A City a Cloud is a big sheet of 84×63 cm and is one of the dusie/e-chap project chapbooks. It opens as a poster and you could think to be supposed to hang it on a wall and start a sort of strange journey across the texts and the images spread over this one-page book, forming a kind of chess-board.
Actually, it’s hard to think about A City a Cloud just as a text over a sheet: the typographical and bibliological solution, conceived by Erik Brandt for this short collection by Elisabeth Workman, is something more than a precious and affected layout. On the contrary, it represents a lot of things and every aspect of it is necessary to read and “use” the work. As a review, I would like to point out at least two or three of those aspects.
First of all, this wide sheet, that you unfold as a map, and that actually looks like a map, is an hypothesis about what could be a book today, when technical knowledge permits some unusual choices, and a long training on electric media have taught us many ways of non-linear reading.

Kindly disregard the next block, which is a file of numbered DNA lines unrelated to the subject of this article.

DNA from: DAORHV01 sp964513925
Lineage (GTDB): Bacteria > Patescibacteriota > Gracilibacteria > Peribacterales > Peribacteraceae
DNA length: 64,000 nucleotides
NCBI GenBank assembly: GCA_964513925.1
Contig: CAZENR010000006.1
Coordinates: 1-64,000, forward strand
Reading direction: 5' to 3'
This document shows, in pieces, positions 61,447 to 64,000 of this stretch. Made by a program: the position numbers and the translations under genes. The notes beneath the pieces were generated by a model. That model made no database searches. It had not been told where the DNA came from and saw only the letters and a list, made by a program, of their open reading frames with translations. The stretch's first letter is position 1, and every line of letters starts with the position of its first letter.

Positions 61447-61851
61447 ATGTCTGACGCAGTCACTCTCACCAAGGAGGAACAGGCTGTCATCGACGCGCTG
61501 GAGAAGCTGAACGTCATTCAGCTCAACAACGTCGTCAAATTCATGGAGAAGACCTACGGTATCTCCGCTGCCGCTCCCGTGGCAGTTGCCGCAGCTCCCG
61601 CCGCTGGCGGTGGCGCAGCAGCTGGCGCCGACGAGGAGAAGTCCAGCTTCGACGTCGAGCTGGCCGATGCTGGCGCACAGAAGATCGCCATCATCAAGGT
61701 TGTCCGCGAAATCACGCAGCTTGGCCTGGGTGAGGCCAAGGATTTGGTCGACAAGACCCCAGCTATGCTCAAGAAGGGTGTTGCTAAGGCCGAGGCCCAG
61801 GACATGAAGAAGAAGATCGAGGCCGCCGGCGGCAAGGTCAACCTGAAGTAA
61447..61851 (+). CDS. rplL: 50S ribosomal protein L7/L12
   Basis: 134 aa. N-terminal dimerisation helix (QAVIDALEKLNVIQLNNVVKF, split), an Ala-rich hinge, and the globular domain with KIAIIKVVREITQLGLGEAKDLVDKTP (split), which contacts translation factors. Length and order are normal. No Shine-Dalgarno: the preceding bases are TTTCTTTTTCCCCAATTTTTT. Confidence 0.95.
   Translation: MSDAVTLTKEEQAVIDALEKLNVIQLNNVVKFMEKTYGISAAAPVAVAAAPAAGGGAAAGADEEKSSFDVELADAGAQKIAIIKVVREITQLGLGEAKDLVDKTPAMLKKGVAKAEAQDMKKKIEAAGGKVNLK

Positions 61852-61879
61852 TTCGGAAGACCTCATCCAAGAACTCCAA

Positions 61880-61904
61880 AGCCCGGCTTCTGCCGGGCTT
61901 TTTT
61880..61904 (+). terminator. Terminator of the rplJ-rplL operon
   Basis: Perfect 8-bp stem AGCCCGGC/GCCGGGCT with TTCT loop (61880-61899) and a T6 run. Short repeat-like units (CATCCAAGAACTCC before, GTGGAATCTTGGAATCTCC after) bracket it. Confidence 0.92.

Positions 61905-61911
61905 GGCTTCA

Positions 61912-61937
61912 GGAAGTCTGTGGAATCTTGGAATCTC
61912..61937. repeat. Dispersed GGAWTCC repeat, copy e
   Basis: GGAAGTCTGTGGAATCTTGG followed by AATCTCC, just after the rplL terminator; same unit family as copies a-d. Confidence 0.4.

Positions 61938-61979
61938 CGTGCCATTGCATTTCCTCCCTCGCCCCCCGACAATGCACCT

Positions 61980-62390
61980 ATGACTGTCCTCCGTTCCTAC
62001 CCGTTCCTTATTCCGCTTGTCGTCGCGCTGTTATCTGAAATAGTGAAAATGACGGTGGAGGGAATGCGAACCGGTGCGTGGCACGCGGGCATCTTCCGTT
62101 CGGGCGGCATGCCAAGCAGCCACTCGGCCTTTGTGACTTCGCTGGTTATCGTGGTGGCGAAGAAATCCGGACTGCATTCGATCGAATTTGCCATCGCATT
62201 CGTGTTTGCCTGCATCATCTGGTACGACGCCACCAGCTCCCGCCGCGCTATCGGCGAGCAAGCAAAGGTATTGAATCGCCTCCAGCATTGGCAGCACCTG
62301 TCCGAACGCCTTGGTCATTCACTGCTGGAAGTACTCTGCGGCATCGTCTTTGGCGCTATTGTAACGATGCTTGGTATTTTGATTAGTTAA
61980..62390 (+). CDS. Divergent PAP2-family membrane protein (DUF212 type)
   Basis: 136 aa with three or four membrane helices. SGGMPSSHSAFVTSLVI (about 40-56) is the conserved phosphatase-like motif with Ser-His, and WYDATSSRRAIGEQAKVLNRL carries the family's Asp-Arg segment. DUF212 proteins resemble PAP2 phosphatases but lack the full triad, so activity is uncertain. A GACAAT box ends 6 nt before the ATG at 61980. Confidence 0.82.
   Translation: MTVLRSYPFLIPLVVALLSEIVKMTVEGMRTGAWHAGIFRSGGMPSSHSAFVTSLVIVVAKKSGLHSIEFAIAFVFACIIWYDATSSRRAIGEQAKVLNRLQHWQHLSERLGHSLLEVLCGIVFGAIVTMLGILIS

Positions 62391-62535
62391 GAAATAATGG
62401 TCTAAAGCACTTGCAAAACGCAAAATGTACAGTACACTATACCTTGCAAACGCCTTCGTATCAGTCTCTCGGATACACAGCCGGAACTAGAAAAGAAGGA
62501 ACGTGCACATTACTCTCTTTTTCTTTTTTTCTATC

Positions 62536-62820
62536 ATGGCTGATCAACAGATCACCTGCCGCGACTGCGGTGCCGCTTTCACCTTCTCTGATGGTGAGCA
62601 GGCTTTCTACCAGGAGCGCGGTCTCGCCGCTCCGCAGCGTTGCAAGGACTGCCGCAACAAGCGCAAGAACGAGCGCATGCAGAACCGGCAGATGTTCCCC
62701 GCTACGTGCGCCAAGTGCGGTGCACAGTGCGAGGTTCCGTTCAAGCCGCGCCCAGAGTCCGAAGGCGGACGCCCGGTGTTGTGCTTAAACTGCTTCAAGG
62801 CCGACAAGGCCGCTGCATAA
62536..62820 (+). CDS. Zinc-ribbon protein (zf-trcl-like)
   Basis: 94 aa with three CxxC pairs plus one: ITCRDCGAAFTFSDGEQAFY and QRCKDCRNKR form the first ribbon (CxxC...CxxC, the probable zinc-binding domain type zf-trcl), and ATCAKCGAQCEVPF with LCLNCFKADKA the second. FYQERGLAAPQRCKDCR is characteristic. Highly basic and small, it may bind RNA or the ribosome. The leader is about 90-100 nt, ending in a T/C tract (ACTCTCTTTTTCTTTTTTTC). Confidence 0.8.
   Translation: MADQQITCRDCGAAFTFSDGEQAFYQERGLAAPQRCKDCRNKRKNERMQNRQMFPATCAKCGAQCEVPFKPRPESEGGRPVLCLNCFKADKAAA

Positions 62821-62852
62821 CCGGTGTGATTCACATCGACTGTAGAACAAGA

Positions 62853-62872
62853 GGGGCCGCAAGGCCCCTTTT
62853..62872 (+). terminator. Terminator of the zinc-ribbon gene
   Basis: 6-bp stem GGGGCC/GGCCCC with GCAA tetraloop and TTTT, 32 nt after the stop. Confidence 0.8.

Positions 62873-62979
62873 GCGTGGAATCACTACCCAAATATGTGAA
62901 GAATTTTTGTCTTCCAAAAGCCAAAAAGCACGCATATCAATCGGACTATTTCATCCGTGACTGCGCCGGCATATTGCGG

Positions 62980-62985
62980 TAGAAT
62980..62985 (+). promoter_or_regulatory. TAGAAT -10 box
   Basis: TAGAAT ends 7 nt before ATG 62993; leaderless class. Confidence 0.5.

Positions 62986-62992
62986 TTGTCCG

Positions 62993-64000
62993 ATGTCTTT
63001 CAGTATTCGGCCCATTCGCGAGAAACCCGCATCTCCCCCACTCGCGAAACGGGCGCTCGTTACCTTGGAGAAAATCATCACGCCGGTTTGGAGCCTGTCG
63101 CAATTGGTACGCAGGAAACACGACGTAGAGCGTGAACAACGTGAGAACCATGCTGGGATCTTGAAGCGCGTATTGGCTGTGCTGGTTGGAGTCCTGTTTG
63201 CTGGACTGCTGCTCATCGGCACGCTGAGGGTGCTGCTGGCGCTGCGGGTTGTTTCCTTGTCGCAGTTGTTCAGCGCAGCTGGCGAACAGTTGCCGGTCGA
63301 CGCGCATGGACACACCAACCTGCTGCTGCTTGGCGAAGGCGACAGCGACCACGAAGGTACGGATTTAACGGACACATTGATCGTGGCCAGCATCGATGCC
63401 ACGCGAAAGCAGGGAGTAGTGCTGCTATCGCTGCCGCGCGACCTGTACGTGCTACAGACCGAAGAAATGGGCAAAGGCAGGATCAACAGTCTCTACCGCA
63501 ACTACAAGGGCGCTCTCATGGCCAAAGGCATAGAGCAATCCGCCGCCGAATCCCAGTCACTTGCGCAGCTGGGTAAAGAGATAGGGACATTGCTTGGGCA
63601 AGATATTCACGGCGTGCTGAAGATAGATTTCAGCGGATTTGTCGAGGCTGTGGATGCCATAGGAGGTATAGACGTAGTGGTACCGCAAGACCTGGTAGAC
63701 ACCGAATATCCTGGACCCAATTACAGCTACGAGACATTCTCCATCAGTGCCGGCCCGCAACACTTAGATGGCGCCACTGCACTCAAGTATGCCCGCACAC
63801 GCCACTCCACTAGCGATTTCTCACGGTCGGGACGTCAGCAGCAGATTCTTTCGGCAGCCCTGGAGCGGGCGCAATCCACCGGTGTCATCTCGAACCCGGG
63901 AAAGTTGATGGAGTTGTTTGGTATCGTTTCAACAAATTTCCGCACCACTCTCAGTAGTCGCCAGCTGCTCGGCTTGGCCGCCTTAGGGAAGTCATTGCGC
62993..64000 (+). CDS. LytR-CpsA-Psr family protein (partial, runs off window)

Secondly, it’s the adequate counterpart to the cumulative nature of both Workman’s texts and Barbara Campbell‘s images, where lists and stratification appear as primary rhetoric strategies. Campbell’s pieces rely on collage techniques to combine different images and parts of images and produce distorted panoramas and uncomplete topographies. On the other hand, Workman’s texts, cumulating details, scenes, statements, produce some kind of multiple interrupted speech on cities, representig them as a sort of huge heap of disjointed, juxtaposed, stray things.
Maybe, and this is the third thing to point out about this fascinating chapbook, A City a Cloud is also a question of where it is possible to set a borderline between literature and art, in a time, as nowadays, in which visual communication is paradigmatic and even printed words are seen as graphic elements.